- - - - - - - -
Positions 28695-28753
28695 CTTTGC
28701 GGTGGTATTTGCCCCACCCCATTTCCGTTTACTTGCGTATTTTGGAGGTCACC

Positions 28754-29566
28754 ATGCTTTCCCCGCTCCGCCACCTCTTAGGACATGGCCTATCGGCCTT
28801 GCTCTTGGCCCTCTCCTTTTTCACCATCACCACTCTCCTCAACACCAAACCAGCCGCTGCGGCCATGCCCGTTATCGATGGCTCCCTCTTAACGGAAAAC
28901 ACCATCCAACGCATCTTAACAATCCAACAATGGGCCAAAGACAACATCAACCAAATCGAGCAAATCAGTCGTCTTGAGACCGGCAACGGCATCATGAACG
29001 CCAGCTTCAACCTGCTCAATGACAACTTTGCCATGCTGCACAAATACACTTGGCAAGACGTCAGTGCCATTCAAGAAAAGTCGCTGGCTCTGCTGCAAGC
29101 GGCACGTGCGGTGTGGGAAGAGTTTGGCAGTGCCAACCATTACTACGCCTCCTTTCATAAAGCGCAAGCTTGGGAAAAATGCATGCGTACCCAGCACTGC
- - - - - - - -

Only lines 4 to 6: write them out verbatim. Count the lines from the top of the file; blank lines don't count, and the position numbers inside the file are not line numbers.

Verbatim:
Positions 28754-29566
28754 ATGCTTTCCCCGCTCCGCCACCTCTTAGGACATGGCCTATCGGCCTT
28801 GCTCTTGGCCCTCTCCTTTTTCACCATCACCACTCTCCTCAACACCAAACCAGCCGCTGCGGCCATGCCCGTTATCGATGGCTCCCTCTTAACGGAAAAC